123. To You, O LORD, I Lift My Eyes

1 To you, O LORD, I lift my eyes,
to you enthroned above the skies.
As servants watch their master's hand,
or maidens by their mistress stand,
so to the LORD our eyes we raise,
until his mercy he displays.

2 O LORD our God, your mercy show,
for human pride and scorn we know.
Reproach and shame your saints endure
from sinners who appear secure.
To you, O LORD, I lift my eyes,
to you enthroned above the skies.

Text Information
First Line: To you, O LORD, I lift my eyes
Title: To You, O LORD, I Lift My Eyes
Meter: 88 88 88
Language: English
Publication Date: 1987
Topic: Laments; Marriage; Profession of Faith (5 more...)
Source: Psalter, 1887, alt.
Tune Information
Name: SARAH (Huffman)
Composer: Hughes M. Huffman (1976)
Meter: 88 88 88
Key: F Major
Copyright: Tune © 1976, InterVarsity Christian Fellowship of the USA. Used by permission of InterVarsity Press.

Text Information:

A prayer to the LORD to sustain his people in the face of the world’s contempt.

Scripture References:
st. 1 = vv. 1-2
st. 2 = vv. 3-4, 1

Another of fifteen "Songs of Ascents" (120-134) the Israelites sang as they went up to worship at the temple in Jerusalem, Psalm 123 is a brief, well-balanced prayer in which Israel looks up to the mighty God enthroned in heaven to ask for mercy. Like slaves who look to their masters for help (st. 1), the saints plead for rescue in the face of contempt and ridicule by the arrogant world powers around them (st. 2). The versification of Psalm 123 derives from both the 1871 Book of Psalms (st. 1) and the 1912 Psalter (st. 2). Verse 1 of the psalm serves as a thematic frame for the two stanzas.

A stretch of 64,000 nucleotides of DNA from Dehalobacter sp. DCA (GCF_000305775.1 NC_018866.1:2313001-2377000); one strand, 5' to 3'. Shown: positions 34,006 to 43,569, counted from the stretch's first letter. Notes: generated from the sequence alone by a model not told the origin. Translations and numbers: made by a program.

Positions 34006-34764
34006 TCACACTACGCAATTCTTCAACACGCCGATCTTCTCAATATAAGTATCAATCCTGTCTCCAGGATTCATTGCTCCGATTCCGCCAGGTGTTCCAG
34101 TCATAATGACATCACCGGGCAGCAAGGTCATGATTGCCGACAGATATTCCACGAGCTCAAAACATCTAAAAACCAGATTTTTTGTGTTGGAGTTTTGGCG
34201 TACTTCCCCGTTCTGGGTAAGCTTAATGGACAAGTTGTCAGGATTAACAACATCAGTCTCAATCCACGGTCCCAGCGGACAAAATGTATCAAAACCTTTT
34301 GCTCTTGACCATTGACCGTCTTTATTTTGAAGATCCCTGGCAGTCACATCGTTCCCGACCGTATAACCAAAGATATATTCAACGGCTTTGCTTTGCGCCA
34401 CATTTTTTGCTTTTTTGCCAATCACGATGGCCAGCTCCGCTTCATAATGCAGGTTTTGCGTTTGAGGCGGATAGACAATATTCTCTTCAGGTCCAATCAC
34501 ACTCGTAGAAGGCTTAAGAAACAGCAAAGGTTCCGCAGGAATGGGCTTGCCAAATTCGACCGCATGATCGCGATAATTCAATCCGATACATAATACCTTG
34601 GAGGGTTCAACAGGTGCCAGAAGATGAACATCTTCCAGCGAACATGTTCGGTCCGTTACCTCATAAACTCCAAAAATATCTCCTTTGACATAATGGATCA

Liturgical Use:
Whenever the Christian church prays for mercy, especially in the face of the world's Contempt and persecution.

--Psalter Hymnal Handbook

Tune Information:

Hughes M. Huffman's SARAH first appeared in Hymns II (1976) as a setting for Henry Collins's text “Jesus, My Lord, My God, My All.” He wrote the tune for that text in 1975 and named it in memory of his sister, who died in 1974, only three years after receiving her doctorate in organ from Yale University. The tune was first sung in 1976 at Christ Church, Oak Brook, Illinois, where Huffman served as minister of music from 1965-1977. SARAH sings well in harmony because it has repeated melodic and rhythmic motives.

Huffman (b. Morganton, NC, 1942) received his education at Wheaton College, Illinois; Northern Baptist Seminary, Oak Brook, Illinois; and Northern Illinois University, De Kalb. He was coeditor of the InterVarsity Hymns II (1976) and Carols (1978). Since 1988 he has been minister of music at the First Presbyterian Church of Covina, California. He has composed over twenty hymn tunes and arrangements.

--Psalter Hymnal Handbook

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